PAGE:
To an Aesthete Dying Young (In Memoriam T. R. K.)
A National Book Award–winner pays tribute to a Yale roommate
Dante Terzigni / www.danteterzigni.com
In February 1982, in the middle of my freshman year, I was invited to a party by the most glamorous sophomore I had ever met. A third of the guests were people I actually knew; a third were people I had seen around and wished I knew; a third were people I had never seen because they inhabited a stratosphere too exalted to have been visible to me. Spandau Ballet, Pat Benatar, the Human League singing “Don’t You Want Me,” which nowadays feel to me as sweetly nostalgic as “Dixie,” were at that time fresh as the morning dew. There were some people doing cocaine in the bathroom, because it was, after all, the 1980s. I would not have been more thrilled and dazzled to have been invited to the wedding of Prince Charles and Lady Diana Spencer one year earlier. I had hated high school and had always felt marginal there, and now here I was with all these amazing people, and I was having one of the best times of my life. I always say that Yale was the beginning of the self that I have been ever since, and that party has always stuck in my mind as the moment when the shift became official.
A theatrical-looking man was holding court in one of the rooms of the dorm suite, and we got into a long conversation, and if that party felt like the center of the universe at the time, he seemed to be at the center of that center; everyone came over to talk to him, and he kissed and hugged with real affection all the spikiest people there. I was flattered by his attention, and a little bit mystified, but I settled in and we talked for much of the evening. When I grudgingly decided I should leave at 3 a.m., he said to me, “Would you like to be roommates next year?” Startled, I impulsively said yes. The next day, I mentioned, casually, to several people that I might have Terry Kirk as my roommate. Some seemed rather awestruck, and some were rather cynical, and some asked if I were really up for all that. I wasn’t sure about anything; I wasn’t even sure if Terry had meant it. But two days later, I ran into Terry, and he said, “Well, well, well! Are we going to room together?” And I said yes with the same feeling with which, later on, I would deal with love and adventure and travel and life, that feeling of looking both ways, deciding it was dangerous, and leaping anyway.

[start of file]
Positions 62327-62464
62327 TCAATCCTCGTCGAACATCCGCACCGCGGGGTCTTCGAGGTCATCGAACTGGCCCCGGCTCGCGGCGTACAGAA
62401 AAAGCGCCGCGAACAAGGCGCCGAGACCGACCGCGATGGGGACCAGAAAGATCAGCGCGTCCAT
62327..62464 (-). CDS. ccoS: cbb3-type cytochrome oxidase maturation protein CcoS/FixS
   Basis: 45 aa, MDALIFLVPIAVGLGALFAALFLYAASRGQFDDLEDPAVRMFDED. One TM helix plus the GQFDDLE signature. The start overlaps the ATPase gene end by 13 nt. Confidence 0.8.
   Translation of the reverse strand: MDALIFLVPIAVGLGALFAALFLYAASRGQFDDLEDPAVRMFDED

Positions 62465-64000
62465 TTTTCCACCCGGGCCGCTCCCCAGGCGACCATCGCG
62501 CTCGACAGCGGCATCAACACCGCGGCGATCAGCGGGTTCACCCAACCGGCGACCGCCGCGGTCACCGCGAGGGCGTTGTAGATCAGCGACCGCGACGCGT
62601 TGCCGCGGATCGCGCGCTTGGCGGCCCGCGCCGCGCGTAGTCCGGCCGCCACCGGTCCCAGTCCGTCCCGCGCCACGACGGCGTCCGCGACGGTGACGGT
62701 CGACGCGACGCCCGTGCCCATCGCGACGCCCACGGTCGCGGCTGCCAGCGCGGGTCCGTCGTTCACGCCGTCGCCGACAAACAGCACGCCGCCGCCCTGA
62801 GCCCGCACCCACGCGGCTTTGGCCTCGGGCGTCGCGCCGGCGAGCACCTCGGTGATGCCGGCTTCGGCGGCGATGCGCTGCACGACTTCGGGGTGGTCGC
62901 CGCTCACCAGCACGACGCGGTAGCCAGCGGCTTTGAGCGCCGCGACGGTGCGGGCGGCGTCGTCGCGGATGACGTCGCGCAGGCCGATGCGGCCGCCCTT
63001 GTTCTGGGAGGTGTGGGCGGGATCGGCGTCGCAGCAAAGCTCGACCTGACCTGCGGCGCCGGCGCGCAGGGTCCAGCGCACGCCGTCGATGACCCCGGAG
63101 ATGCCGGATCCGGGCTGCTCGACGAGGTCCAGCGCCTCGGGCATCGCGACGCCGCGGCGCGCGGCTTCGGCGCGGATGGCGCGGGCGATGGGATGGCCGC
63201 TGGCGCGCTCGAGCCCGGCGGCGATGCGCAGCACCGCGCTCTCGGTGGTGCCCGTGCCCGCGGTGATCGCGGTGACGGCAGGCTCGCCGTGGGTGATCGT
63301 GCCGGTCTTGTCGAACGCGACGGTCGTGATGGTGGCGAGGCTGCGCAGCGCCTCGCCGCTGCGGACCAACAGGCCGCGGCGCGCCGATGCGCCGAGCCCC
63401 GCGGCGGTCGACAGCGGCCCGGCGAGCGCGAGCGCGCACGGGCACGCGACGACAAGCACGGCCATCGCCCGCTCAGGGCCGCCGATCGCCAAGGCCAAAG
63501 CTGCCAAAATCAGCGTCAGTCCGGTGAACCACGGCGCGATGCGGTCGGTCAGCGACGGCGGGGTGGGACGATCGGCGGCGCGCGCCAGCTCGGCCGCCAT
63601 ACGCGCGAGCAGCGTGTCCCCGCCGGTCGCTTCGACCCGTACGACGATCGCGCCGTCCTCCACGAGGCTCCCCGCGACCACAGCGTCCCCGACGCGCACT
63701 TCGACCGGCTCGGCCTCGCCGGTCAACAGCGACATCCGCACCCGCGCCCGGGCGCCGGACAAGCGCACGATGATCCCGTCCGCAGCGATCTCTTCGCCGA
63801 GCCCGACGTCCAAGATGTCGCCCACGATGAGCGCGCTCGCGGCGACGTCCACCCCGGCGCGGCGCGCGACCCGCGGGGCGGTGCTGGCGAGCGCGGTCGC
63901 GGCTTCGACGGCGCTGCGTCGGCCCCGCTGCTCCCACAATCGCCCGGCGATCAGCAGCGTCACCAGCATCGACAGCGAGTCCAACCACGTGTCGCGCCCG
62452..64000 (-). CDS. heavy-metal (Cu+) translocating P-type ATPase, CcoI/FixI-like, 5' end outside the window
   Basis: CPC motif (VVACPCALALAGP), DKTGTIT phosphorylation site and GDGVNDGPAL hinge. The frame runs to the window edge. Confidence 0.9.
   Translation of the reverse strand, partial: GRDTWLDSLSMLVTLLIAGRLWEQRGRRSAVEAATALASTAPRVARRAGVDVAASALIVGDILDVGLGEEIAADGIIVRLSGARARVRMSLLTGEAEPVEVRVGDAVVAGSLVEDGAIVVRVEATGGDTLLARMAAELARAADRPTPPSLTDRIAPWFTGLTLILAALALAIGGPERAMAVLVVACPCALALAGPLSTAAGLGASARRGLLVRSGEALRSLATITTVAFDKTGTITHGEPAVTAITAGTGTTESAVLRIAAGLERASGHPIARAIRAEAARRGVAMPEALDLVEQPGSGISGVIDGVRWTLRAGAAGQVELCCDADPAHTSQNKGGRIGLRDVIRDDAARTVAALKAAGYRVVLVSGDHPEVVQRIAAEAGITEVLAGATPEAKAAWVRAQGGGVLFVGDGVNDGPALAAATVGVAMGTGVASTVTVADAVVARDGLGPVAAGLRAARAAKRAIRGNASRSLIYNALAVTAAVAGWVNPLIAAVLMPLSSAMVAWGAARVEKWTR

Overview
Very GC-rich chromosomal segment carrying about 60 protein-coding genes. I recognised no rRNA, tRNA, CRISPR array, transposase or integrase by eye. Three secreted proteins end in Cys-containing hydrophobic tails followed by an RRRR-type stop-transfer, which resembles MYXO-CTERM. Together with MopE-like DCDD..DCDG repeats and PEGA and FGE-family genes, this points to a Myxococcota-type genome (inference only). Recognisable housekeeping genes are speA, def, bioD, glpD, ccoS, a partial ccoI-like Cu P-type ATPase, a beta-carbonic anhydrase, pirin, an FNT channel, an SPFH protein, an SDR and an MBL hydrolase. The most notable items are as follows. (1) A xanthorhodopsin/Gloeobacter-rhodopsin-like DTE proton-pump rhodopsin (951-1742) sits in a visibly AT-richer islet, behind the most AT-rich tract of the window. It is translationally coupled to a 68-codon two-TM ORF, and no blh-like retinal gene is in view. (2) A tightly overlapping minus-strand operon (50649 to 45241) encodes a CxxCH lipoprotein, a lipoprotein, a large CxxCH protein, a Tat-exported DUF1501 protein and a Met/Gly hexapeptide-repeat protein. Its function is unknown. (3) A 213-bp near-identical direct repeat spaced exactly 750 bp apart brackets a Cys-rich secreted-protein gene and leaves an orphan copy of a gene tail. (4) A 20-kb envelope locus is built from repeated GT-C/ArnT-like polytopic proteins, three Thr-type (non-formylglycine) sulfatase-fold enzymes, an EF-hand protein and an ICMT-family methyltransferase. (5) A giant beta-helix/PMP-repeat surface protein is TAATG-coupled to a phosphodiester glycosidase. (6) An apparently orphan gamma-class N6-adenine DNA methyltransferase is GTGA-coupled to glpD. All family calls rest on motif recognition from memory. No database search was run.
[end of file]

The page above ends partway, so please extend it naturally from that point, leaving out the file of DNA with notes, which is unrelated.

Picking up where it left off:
Many years later, when we talked about that time, Terry said that he didn’t want to room with anyone he might sleep with—which canceled out a sizeable chunk of the undergraduate population—and that he liked me more than anyone else he was not physically attracted to. I spent some time trying to decide whether this was a compliment, but I think it was true and mutual. I was hideously repressed at the time and mostly unwilling to acknowledge a physical attraction to anyone, but I was not attracted to Terry. I kept sexual and romantic attraction very separate then, and nothing suited me better than a completely unerotic but deeply romantic friendship, and that is what we had. I wanted to be wild and outré, but I was constrained by an ingrained respect for decorum. There was nothing Terry could imagine doing that he wouldn’t actually do, and this terrified and thrilled me. He generally wore a green Austrian loden cape, and a mad hat with a feather in it. He usually had a boyfriend and a girlfriend going, sometimes more than one of each. He was interested in everything and everyone; I learned from him that categories were idiotic.
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